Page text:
Florida High School Defense: All-Time Team

Florida High School Defense: All-Time Team

High school football in Florida is about as big of a deal in Florida as college football, especially when every year an argument can be made that, the best football players and teams come from Florida. In this article I want to look at a few legendary names, past and present that could help put together a Florida High School All-Time Team. I won’t fill out an entire roster but I will pick a few players as a base, and maybe you could let us know how you would fill out the rest of the team. Let’s look at the best all-time Florida high school defense.


E Deacon Jones

High school: Eatonville Hungerford

The particulars: The best defensive end in NFL history? You can make a case for Jones, who played high school ball in the pre-integration days; he made the FHSAA All-Century team in 2009 despite his high school not being a part of the FHSAA when he played. Jones played one season at South Carolina State and one season at Mississippi Vocational College — now called Mississippi Valley State (yep, the same alma mater as Jerry Rice) — before being selected in the 14th round of the 1961 draft by the Los Angeles Rams. He became a star on what was one of the most talented defensive lines in NFL history, the “Fearsome Foursome.” Jones played 14 years in the NFL and was a five-time All-Pro and an eight-time Pro Bowler. Sacks were not an official stat when he played, but Pro Football Weekly credits him with 173.5 of them, which would be third all time. He had a lethal helmet slap, a move that eventually was banned. He was elected to the Pro Football Hall of Fame in his first year of eligibility in 1980 and was named to the NFL’s 75th Anniversary All-Time Team in 1994.


DT Warren Sapp

High school: Apopka

The particulars: Sapp was a two-way standout at Apopka, starring at tight end and linebacker. He was converted to defensive tackle at Miami and became a superstar. Sapp played three seasons at UM and was a two-time All-American; he won the Lombardi and Nagurski awards as a junior in 1994 (he had 84 tackles, 10.5 sacks, four forced fumbles and three fumble recoveries that season), then turned pro. He was a first-round pick by Tampa Bay in the 1995 draft and played 13 NFL seasons. He was a four-time All-Pro selection for the Bucs and a seven-time Pro Bowler who finished his career with 96.5 sacks; he had four seasons with at least 10 sacks. Sapp was inducted into the Pro Football Hall of Fame in 2013. He was named to the FHSAA’s All- Century team in 2009.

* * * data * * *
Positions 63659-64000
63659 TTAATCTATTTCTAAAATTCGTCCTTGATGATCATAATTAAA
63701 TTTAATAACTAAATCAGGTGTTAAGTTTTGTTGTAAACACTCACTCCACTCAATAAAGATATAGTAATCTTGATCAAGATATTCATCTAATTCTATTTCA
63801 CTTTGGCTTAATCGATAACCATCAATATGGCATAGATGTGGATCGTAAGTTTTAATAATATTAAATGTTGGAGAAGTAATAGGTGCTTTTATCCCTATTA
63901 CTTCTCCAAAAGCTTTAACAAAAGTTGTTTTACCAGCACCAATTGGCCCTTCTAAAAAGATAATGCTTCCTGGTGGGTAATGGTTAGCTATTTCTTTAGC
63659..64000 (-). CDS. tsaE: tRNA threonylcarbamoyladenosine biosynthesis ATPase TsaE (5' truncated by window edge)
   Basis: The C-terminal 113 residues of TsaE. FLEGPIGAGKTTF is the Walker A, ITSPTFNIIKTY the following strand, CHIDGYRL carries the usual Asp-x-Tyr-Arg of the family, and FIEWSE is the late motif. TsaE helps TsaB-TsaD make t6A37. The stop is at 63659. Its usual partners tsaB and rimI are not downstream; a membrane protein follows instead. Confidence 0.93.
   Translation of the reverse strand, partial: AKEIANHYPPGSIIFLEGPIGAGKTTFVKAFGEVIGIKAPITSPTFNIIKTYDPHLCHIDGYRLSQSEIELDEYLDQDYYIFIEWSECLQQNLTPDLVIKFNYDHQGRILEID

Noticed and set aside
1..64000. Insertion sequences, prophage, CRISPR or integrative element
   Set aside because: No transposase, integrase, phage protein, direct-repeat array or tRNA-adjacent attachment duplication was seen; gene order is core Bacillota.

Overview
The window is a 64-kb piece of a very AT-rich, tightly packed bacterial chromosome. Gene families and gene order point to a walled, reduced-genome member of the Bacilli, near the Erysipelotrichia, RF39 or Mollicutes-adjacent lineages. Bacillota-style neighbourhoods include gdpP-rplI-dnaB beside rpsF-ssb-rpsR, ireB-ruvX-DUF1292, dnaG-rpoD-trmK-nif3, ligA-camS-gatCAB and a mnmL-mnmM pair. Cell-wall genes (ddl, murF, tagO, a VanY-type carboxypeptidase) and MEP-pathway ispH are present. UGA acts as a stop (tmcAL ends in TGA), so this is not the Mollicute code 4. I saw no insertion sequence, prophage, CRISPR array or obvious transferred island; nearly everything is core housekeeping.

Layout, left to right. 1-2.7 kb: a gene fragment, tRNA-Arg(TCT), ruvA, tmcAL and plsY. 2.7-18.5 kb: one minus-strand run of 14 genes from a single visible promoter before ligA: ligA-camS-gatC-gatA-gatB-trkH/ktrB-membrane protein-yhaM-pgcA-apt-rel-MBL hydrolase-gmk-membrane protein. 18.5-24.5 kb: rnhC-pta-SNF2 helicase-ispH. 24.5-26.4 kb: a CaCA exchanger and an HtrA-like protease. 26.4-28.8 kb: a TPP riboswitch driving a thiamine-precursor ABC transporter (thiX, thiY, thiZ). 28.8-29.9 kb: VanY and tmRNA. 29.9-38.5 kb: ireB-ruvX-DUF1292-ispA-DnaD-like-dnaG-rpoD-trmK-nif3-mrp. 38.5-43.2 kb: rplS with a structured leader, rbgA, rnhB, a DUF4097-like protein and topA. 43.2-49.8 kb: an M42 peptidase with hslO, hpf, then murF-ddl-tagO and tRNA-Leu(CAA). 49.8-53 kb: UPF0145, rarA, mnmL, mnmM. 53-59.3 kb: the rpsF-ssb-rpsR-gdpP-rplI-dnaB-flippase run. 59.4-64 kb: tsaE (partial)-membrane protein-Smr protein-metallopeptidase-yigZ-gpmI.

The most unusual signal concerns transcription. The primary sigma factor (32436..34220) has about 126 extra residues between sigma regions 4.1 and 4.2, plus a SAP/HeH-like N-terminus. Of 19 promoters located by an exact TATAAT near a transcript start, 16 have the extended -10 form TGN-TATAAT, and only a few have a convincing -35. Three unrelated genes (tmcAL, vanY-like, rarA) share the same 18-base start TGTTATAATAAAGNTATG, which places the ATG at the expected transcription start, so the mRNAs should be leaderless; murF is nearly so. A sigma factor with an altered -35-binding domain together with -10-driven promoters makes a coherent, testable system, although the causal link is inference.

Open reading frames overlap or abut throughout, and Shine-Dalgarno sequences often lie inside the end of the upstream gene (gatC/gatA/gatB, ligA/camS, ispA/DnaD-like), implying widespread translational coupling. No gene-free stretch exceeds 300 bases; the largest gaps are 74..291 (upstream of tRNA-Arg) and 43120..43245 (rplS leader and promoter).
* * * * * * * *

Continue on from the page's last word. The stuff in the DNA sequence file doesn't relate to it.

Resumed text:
LB Derrick Brooks

High school: Pensacola Washington

The particulars: Like the other Pensacola native on this list, Emmitt Smith, Brooks hit the trifecta — mega-recruit, college All-American and NFL superstar. Brooks starred at safety in high school and was one of the nation’s most heavily recruited prospects when he signed with FSU in 1991. He was recruited to be a linebacker and put his speed to good use with the Seminoles. Brooks was a three-time first-team All-ACC selection and was a consensus All-

American as a junior and senior; he was the ACC Player of the Year as a senior in 1994. Tampa Bay took him in the first round in 1995, and he was a starter for the Bucs for his entire 14-season career. Brooks became a vital cog on some of the NFL’s best defenses with the Bucs and was a five-time All-Pro and an 11-time Pro Bowler. He finished his career with 1,713 tackles, 25 interceptions (including six pick-sixes) and 24 forced fumbles. His tackles total is sixth in NFL history and he is third with 1,300 solo tackles. Brooks was inducted into the Pro Football Hall of Fame in 2014. He was a member of the FHSAA’s All-Century team in 2009.


LB Ted Hendricks

High school: Hialeah

The particulars: The ‘Godfather of the Linebacker Position”. Hendricks starred in football, basketball, baseball and track in high school, then attended hometown Miami. He was a three- time All-American defensive end for the Hurricanes and finished fifth in the Heisman voting as a senior in 1968. He was a second-round pick of Baltimore in the 1969 draft and was moved to outside linebacker, where the legend of “The Mad Stork” thrived. He was a four-time All-Pro selection — once with Baltimore, once with Green Bay and twice with Oakland. Hendrick won four Super Bowl rings (three with the Raiders, one with the Colts) and finished with 26 career interceptions. He didn’t miss a game in his NFL career, playing in 215 consecutive contests; his last game was Super Bowl XVIII, when the Raiders routed the Redskins in Tampa. He was inducted into the Pro Football Hall of Fame in 1990 and was a member of the FHSAA’s All- Century team in 2009.


LB Ray Lewis

High school: Lakeland Kathleen